Recommendation 2.1 Heeding the conclusion of the U.S. Sentencing Commission that a 100-to-1 weight disparity for crack versus powder cocaine is too great, the U.S. Congress together with the President and the Department of Justice should review implementation of the Federal criminal code and take all necessary steps to alleviate unequal treatment under the laws on the basis of race or ethnicity.

Recommendation 2.2 The Supreme Court of Virginia should direct its Virginia Criminal Sentencing Commission to conduct a full-scale assessment of sentencing disparities by race and gender to determine any unwarranted factors or prejudicial patterns in prosecutions and arrests.

Finding 3 Formal allegations of misconduct by Hampton police officers rose to a 6-year average of 92 per year, which the police department investigated through its internal review process. Disciplinary actions even for the most serious violations, those that led to termination in 22 cases, were reduced in 7 of the cases. This pattern coupled with police policy against disclosing disciplinary consequences of sustained charges against police do little to deflect suspicions that police whitewash or neglect civilian complaints. The Committee finds that there is a perception widely spread in the African American community that the internal review of police misconduct is biased and unreliable as an avenue of grievances, further eroding trust in the law enforcement system.[3]

Recommendation 3.1 The Virginia Public Safety Secretariat should order its State Police Department to team with the Hampton Police Department to review State and local complaint intake procedures and make necessary changes to ensure that citizen concerns and sensitivity are properly addressed and that the results of complaint investigations are made available to the public. The review should also produce recommendations for effective alternative means of disposing civilian complaints of police misconduct, such as neutral party mediation or civilian review boards with power to settle cases.

Finding 4 Overwhelmingly disproportionate numbers of African Americans are under criminal supervision, overloading the criminal justice system in Virginia to a crisis level. Antecedents to this crisis are in the devastating consequences of educational, economic, and social disadvantages. The Committee finds that State and local governments pay little attention to the societal treatment of African Americans in general and consequences of drug law enforcement tactics in particular.[4]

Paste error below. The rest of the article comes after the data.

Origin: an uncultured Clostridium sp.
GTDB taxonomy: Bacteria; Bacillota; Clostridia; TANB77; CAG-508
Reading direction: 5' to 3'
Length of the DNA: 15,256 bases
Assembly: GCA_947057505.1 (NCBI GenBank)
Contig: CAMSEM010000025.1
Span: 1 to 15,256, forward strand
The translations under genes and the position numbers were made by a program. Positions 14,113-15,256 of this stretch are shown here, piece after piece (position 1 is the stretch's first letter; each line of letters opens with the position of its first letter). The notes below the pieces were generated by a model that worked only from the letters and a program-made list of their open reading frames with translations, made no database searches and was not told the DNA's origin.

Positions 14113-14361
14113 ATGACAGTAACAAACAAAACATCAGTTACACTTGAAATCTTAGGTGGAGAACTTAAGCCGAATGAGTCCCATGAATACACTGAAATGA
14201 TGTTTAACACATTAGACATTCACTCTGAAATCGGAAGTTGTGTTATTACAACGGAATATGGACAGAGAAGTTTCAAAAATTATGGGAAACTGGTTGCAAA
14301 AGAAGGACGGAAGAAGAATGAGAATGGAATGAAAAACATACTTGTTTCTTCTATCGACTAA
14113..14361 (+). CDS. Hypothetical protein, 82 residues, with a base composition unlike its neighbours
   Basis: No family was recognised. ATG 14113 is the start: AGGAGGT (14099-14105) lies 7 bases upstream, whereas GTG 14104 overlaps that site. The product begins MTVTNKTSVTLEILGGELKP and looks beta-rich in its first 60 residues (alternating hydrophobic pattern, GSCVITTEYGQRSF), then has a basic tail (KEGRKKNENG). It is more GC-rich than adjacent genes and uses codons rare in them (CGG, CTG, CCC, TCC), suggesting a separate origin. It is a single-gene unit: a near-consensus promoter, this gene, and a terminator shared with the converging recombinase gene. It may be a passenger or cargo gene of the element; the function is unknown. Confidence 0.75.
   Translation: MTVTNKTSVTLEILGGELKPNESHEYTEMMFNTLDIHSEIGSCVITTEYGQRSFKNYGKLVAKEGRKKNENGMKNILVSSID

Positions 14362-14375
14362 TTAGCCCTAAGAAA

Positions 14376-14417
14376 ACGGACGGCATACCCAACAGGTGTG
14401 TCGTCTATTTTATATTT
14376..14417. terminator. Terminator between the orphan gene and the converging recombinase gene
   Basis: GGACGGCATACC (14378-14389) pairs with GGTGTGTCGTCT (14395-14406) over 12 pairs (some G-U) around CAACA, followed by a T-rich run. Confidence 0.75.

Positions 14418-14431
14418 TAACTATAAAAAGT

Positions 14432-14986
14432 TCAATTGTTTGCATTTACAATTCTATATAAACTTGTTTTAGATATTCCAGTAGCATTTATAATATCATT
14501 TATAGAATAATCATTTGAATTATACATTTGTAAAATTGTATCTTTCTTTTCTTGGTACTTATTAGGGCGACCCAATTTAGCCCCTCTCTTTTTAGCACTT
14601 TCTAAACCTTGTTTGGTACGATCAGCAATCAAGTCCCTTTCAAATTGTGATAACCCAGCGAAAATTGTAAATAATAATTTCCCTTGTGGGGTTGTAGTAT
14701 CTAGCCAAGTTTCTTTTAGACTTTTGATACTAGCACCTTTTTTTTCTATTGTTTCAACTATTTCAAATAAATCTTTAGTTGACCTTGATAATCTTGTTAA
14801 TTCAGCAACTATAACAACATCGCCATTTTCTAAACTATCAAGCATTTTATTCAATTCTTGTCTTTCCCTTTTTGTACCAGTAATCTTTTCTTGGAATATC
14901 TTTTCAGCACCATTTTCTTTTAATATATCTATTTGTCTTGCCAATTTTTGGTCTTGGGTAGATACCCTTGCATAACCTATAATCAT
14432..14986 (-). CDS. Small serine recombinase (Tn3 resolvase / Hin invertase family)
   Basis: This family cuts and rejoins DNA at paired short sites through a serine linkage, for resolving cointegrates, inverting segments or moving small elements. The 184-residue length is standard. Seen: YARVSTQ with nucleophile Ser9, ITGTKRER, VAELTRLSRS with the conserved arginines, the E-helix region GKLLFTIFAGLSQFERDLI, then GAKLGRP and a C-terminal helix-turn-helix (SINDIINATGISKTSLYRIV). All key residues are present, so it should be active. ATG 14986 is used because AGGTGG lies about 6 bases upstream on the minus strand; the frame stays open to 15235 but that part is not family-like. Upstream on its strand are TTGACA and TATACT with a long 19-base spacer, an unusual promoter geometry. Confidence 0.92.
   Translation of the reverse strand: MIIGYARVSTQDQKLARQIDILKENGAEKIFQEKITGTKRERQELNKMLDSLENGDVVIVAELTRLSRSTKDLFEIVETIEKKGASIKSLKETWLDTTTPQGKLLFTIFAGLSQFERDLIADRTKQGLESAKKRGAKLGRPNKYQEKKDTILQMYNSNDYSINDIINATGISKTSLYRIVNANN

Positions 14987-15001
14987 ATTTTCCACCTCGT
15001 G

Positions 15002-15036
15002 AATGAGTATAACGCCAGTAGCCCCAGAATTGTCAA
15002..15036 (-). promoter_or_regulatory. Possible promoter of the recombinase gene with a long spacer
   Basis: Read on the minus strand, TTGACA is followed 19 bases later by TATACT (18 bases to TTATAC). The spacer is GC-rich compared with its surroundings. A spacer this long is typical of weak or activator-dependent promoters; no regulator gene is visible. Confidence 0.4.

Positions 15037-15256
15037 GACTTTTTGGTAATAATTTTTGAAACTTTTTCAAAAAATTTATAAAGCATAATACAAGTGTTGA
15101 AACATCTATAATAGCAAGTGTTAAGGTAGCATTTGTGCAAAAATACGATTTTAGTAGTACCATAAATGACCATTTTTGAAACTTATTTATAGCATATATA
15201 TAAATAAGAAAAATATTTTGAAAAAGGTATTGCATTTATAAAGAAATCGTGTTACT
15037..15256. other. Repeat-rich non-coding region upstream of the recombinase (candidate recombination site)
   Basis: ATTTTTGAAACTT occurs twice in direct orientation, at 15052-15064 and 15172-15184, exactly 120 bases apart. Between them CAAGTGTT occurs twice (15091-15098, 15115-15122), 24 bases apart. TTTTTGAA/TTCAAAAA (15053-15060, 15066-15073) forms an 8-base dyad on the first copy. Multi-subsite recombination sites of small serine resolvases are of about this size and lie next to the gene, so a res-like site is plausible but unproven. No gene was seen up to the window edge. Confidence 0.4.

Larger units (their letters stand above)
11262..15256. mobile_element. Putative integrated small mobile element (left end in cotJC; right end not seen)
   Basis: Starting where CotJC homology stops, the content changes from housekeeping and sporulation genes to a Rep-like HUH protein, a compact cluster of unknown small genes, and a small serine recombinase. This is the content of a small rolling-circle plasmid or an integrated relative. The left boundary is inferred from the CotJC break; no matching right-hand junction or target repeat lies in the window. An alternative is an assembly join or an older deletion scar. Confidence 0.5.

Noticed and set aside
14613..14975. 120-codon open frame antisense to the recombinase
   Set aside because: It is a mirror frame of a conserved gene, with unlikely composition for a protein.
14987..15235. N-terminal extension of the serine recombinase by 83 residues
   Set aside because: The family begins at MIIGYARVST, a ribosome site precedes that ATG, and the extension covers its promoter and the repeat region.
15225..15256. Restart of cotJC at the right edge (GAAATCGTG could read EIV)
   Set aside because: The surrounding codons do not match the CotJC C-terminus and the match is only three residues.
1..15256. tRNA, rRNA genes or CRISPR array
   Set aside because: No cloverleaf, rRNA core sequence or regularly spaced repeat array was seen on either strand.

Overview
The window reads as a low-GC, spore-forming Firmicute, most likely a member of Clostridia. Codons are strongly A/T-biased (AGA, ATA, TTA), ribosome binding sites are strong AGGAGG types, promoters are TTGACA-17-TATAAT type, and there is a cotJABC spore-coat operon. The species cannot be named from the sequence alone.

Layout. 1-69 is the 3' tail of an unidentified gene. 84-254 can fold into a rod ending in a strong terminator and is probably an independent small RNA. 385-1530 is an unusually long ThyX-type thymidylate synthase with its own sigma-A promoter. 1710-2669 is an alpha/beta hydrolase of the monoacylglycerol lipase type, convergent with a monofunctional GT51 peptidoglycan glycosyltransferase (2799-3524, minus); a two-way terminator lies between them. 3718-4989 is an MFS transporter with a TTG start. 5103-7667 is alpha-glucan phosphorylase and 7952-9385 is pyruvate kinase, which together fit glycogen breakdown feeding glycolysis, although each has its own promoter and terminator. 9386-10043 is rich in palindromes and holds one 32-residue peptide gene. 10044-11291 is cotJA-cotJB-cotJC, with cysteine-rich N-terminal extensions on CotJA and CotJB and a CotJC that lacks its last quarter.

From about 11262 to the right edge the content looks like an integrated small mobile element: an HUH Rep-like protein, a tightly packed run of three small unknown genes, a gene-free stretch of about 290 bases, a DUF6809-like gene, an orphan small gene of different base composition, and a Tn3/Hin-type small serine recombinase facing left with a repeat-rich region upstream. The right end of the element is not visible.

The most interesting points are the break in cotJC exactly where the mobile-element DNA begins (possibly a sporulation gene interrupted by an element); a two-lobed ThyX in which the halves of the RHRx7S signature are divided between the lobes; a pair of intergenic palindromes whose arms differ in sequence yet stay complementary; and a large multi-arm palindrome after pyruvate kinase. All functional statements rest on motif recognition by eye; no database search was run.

Recommendation 4.1 The Virginia General Assembly should place high priority on the work of its Joint Subcommittee Studying the Status and Needs of African American Males in Virginia, providing it with resources and staff support sufficient to fulfill its mandate to study the issues. Upon completion of the mandated study, it should take immediate action to pass corrective and ameliorative legislation.

Finding 5 Transfer of juveniles to face charges and stand trial in adult courts exposes children as young as 14 years old to life-crippling jail terms if convicted. Although these children may have committed heinous crimes, punishing youthful offenders by the same harsh measures as adults is a questionable response that does little to rehabilitate or restore a youthful offender to future usefulness in society.[5]

Recommendation 5.1 The Virginia General Assembly and the Supreme Court of Virginia should order reviews of the Virginia criminal code provisions for juvenile transfer to adult status in criminal proceedings to determine the benefit of these transfers as compared with the tangible and intangible costs for the youth and civil society.

[1] Intro., p. 2; chap. 1, pp. 3–10.

[2] Chap. 1, pp. 7–10; chap. 2, pp. 11–15; chap. 3, pp. 16–21.

[3] Intro., p. 1; chap. 1, pp. 3–4; chap. 3, pp. 16–21.

[4] Chap. 1, pp. 3–10; chap. 2, pp. 11–12, 14–15.

[5] Intro., pp. 1–2; chap. 1, pp. 5, 7–10; chap. 2, pp. 12–15; chap. 3, pp. 17–18.